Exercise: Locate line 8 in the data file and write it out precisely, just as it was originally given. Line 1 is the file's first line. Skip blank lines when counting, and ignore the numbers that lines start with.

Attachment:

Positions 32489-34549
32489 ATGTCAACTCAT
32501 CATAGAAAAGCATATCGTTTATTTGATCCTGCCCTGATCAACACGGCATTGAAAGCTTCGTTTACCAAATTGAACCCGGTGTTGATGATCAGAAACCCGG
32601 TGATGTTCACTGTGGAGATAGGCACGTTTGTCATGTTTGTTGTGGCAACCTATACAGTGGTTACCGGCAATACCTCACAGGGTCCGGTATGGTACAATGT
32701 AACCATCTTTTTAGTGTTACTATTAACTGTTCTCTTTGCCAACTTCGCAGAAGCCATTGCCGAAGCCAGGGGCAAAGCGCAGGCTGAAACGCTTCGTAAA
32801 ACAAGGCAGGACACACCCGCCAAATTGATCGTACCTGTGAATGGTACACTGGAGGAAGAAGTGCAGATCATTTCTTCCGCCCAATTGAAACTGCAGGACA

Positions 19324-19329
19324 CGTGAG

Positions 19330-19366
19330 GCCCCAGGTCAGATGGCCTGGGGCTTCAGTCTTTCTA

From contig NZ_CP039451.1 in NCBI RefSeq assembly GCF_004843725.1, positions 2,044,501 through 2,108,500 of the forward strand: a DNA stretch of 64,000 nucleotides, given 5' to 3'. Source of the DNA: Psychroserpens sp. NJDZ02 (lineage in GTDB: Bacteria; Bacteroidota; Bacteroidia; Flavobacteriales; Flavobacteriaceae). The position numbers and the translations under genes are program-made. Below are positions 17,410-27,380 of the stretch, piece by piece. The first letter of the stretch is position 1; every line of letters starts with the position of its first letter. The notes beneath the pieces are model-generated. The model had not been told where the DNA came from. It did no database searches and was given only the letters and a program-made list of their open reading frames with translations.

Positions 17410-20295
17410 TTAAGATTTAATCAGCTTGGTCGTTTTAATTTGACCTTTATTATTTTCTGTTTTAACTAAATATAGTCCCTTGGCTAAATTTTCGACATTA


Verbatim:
19324 CGTGAG